Bitcoin is on a tear in the past few weeks, breaking all time high prices left and right. But like any successful stock, asset, or currency, some experts think the cryptocurrency could be rapidly inflating into a bubble — that eventually, is going to have to pop.
Bitcoin rose to over $3,500 Tuesday. After a small dip Wednesday, it pushed even higher on Thursday, to above $3,550. The fear is that the higher bitcoin goes, the more likely it is to burst its bubble, as early investors start to cash out and nobody else can afford to buy in.
The popular criticism of cryptocurrencies based on the blockchain — a permanent public record of transactions that gives value to a finite supply of digital currency — is that they aren’t based on any tangible measure of value.
“It’s just created new value out of nowhere,” Rob Moffat, a partner at Balderton Capital, a London-based venture capital firm who focuses on fintech, told Reuters. “There’s no fundamentals behind any of this - it’s all based on public perception, so you can start to see some really strange phenomena.”
The counterpoint to this is that traditional currencies — or “fiat money,” as bitcoin advocates call them — do something similar in creating previously nonexistent value. There’s nothing that says a dollar bill is worth anything except for the trust everyday citizens place in the U.S. government to make it worth something. Bitcoin advocates say their currency’s decentralized, democratic system makes cryptocurrencies just as valuable as dollars and cents.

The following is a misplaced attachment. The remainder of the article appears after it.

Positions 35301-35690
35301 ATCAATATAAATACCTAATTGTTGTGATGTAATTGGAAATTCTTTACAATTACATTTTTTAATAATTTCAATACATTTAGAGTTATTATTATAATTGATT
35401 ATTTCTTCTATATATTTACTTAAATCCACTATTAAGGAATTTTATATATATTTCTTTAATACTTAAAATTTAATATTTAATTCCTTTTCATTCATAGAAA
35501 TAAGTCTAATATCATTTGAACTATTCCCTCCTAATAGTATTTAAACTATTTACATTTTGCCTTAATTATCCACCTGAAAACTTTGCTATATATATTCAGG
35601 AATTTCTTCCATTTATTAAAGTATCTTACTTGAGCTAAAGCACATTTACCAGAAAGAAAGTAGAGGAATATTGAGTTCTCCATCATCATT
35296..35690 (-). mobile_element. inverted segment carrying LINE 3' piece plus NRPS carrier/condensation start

Moffat’s traditionalist line is that eventually bitcoin investors will start to pull their support for bitcoin and cash out into traditional currencies while the prices are high. Bitcoin believers and advocates, or “bulls” in financial speak, think the ceiling is nearly limitless for a decentralized system of money.
“The idea of this thing being a bubble is silly,” Miguel Vias, an executive at Ripple, the third-biggest cryptocurrency, told Reuters. “We’re in the bottom of the first innings.”
It’s difficult then, to say when the bubble will burst, or if it will burst. Part of the cryptocurrency’s recent spike is due to how well it weathered a series of challenges in late July. Despite the open-source, decentralized notion of bitcoin, the cryptocurrency was able to both avoid a destabilizing hard fork and gracefully accept a spin-off currency without diminishing its value, while simultaneously locking in a software fix to improve its transaction speeds.
Still, the value of any cryptocurrency is subject to a bunch of factors, and that can make it highly volatile. Investing heavily in any one asset is a gamble, and for bitcoin-rich investors, there are only 3 choices: buy, sell, or wait around and see what happens.